RHEUMATOID ARTHRITIS: EXERCISES FOR PEOPLE WITH CONTROLLED JOINTS

The stable or inactive joint is one which was previously inflamed but is now under satisfactory control. It is not necessarily a normal joint because damage may have occurred in the past and changed its appearance and function.
Controlled or stable joints are generally not warm to the touch. They also display only minimal morning stiffness and tenderness. They may appear enlarged but are usually not filled with fluid.
Exercise recommendations for controlled joints depend on the amount of damage remaining as a consequence of past inflammation. General guidelines include the following:
1.  Continue daily range-of-motion exercises with a maximum of ten repetitions. You can decrease number of repetitions to two or three when maximal range of motion has been obtained.
Goal: Maintain and increase motion and flexibility.
Precautions: Cut back repetitions if increased pain or swelling becomes evident.
2.  Continue isometric strengthening exercises as with moderately inflamed joints. Once maximum strength is achieved you will be able to cut down on these exercises and devote more time to aerobic exercise. Your therapist may also suggest a form of isotonic exercise with small weights if your joints are under excellent control and do not show any sign of significant damage.
Goal: Increase strength
Precautions: All strengthening exercise programs should be reviewed with your doctor or therapist. Placing inappropriate stress on damaged joints can result in increased deformity. Never use weights without checking first with your doctor or therapist.
3. Endurance exercises are most important in this stage to help you regain aerobic conditioning lost when the arthritis was more active. Swimming is still the best form of exercise, but other forms of low-impact aerobics may be considered (for example, walking, bicycling and low-impact dancing). Half an hour of aerobic exercise three times weekly will increase your fitness. As you grow stronger and spend more time with endurance exercises, you can eliminate most of your strengthening and range-of-motion exercises, although it is a good idea to continue range-of-motion exercises with affected joints. This will prevent shrinking or shortening of the muscle.
Goal: Increase endurance and fitness.
Precautions: Review all aerobic exercises with your physician, who is familiar with your degree of joint damage and other specific health problems that may interfere with aerobic exercise.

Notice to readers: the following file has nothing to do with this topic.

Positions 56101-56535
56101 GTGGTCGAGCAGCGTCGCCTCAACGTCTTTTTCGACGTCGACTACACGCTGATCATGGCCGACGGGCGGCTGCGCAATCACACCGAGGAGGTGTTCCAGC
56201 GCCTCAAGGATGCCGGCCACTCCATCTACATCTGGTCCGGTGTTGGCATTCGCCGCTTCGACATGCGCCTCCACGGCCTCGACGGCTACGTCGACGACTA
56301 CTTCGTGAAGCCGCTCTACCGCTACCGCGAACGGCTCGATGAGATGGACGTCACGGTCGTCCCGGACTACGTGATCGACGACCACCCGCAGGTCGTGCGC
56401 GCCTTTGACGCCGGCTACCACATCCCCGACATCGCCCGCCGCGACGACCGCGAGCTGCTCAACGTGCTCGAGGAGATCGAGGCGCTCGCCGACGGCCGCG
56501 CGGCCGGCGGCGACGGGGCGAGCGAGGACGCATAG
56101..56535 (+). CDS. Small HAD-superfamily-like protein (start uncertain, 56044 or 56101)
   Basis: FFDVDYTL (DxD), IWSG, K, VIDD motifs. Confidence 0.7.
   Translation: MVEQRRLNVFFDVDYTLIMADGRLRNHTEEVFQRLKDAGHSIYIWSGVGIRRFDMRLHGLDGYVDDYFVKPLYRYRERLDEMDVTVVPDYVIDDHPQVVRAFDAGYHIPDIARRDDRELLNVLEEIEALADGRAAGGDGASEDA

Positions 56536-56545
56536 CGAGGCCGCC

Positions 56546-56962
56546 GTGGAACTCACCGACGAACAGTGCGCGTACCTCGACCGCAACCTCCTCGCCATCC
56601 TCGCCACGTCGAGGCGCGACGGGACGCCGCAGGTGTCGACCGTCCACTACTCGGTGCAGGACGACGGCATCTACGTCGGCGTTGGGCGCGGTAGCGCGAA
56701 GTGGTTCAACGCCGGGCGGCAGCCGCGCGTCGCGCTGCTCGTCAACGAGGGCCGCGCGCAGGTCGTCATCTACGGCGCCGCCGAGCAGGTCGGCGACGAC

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RHEUMATOID ARTHRITIS: EXERCISES FOR PEOPLE WITH CONTROLLED JOINTSThe stable or inactive joint is one which was previously inflamed but is now under satisfactory control. It is not necessarily a normal joint because damage may have occurred in the past and changed its appearance and function.Controlled or stable joints are generally not warm to the touch. They also display only minimal morning stiffness and tenderness. They may appear enlarged but are usually not filled with fluid.Exercise recommendations for controlled joints depend on the amount of damage remaining as a consequence of past inflammation. General guidelines include the following:1.  Continue daily range-of-motion exercises with a maximum of ten repetitions. You can decrease number of repetitions to two or three when maximal range of motion has been obtained.Goal: Maintain and increase motion and flexibility. Precautions: Cut back repetitions if increased pain or swelling becomes evident.2.  Continue isometric strengthening exercises as with moderately inflamed joints. Once maximum strength is achieved you will be able to cut down on these exercises and devote more time to aerobic exercise. Your therapist may also suggest a form of isotonic exercise with small weights if your joints are under excellent control and do not show any sign of significant damage.Goal: Increase strengthPrecautions: All strengthening exercise programs should be reviewed with your doctor or therapist. Placing inappropriate stress on damaged joints can result in increased deformity. Never use weights without checking first with your doctor or therapist.3. Endurance exercises are most important in this stage to help you regain aerobic conditioning lost when the arthritis was more active. Swimming is still the best form of exercise, but other forms of low-impact aerobics may be considered (for example, walking, bicycling and low-impact dancing). Half an hour of aerobic exercise three times weekly will increase your fitness. As you grow stronger and spend more time with endurance exercises, you can eliminate most of your strengthening and range-of-motion exercises, although it is a good idea to continue range-of-motion exercises with affected joints. This will prevent shrinking or shortening of the muscle. Goal: Increase endurance and fitness.Precautions: Review all aerobic exercises with your physician, who is familiar with your degree of joint damage and other specific health problems that may interfere with aerobic exercise.*76/209/5*

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